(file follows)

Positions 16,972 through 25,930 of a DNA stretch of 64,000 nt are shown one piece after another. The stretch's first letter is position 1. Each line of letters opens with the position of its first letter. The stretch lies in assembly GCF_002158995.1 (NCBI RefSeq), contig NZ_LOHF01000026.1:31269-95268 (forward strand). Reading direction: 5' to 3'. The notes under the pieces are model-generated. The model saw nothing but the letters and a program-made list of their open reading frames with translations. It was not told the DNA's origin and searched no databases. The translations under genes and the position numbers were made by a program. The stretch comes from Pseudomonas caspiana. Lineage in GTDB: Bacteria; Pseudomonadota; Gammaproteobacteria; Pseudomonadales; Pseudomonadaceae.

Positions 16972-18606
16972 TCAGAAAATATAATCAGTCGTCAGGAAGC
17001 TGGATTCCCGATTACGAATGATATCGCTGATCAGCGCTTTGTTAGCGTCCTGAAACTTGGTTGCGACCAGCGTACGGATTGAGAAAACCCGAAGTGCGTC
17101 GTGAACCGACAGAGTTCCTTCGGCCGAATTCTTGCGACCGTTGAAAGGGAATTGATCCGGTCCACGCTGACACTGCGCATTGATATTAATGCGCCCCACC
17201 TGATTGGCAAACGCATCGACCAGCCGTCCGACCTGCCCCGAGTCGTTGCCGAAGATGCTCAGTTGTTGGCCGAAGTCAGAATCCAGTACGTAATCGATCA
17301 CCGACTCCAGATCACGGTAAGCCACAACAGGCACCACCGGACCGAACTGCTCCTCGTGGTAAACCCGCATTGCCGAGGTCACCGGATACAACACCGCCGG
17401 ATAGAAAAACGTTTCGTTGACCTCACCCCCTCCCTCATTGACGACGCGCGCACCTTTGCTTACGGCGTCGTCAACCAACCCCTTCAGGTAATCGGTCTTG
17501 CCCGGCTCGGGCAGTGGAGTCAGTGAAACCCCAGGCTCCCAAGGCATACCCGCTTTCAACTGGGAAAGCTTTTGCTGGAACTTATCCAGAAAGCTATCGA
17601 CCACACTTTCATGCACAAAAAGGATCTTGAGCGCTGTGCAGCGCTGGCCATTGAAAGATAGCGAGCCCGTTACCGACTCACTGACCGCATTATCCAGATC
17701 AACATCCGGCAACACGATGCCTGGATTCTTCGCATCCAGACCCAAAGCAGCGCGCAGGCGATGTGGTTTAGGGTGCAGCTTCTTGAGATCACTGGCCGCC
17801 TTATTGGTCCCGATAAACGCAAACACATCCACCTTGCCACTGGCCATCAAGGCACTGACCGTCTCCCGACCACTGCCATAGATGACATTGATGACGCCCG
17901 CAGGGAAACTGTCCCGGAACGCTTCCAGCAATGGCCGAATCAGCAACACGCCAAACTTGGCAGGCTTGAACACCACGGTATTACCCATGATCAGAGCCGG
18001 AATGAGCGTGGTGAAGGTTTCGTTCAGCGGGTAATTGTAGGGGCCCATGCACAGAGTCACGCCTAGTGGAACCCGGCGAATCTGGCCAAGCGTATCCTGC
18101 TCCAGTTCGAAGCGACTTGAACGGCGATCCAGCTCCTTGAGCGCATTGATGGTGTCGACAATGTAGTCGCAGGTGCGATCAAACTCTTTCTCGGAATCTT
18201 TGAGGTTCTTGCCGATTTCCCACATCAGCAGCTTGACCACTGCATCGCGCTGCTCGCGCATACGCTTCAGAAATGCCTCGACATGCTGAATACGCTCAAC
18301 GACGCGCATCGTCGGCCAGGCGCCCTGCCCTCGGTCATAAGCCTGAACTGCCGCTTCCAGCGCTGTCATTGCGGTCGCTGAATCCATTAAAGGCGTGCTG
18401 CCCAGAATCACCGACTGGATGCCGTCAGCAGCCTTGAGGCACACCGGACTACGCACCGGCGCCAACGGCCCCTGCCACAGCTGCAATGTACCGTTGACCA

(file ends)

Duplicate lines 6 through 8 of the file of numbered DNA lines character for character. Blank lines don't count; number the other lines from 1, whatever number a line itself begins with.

17201 TGATTGGCAAACGCATCGACCAGCCGTCCGACCTGCCCCGAGTCGTTGCCGAAGATGCTCAGTTGTTGGCCGAAGTCAGAATCCAGTACGTAATCGATCA
17301 CCGACTCCAGATCACGGTAAGCCACAACAGGCACCACCGGACCGAACTGCTCCTCGTGGTAAACCCGCATTGCCGAGGTCACCGGATACAACACCGCCGG
17401 ATAGAAAAACGTTTCGTTGACCTCACCCCCTCCCTCATTGACGACGCGCGCACCTTTGCTTACGGCGTCGTCAACCAACCCCTTCAGGTAATCGGTCTTG